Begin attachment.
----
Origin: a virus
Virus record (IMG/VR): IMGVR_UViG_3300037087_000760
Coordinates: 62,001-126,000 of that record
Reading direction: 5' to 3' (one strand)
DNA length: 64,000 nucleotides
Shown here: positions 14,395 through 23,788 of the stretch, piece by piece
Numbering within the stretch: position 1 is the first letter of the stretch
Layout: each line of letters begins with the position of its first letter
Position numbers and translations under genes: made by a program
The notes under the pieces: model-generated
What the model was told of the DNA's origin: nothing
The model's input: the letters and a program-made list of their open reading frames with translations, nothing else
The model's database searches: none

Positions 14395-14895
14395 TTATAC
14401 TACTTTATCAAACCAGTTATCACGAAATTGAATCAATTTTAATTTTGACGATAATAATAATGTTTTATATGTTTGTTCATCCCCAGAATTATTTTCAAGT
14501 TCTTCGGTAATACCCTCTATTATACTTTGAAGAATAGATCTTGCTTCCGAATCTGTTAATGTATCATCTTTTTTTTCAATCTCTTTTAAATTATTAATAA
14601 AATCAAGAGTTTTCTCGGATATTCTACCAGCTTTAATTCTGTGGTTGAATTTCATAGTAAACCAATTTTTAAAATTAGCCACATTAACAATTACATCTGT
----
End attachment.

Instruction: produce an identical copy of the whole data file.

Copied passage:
Origin: a virus
Virus record (IMG/VR): IMGVR_UViG_3300037087_000760
Coordinates: 62,001-126,000 of that record
Reading direction: 5' to 3' (one strand)
DNA length: 64,000 nucleotides
Shown here: positions 14,395 through 23,788 of the stretch, piece by piece
Numbering within the stretch: position 1 is the first letter of the stretch
Layout: each line of letters begins with the position of its first letter
Position numbers and translations under genes: made by a program
The notes under the pieces: model-generated
What the model was told of the DNA's origin: nothing
The model's input: the letters and a program-made list of their open reading frames with translations, nothing else
The model's database searches: none

Positions 14395-14895
14395 TTATAC
14401 TACTTTATCAAACCAGTTATCACGAAATTGAATCAATTTTAATTTTGACGATAATAATAATGTTTTATATGTTTGTTCATCCCCAGAATTATTTTCAAGT
14501 TCTTCGGTAATACCCTCTATTATACTTTGAAGAATAGATCTTGCTTCCGAATCTGTTAATGTATCATCTTTTTTTTCAATCTCTTTTAAATTATTAATAA
14601 AATCAAGAGTTTTCTCGGATATTCTACCAGCTTTAATTCTGTGGTTGAATTTCATAGTAAACCAATTTTTAAAATTAGCCACATTAACAATTACATCTGT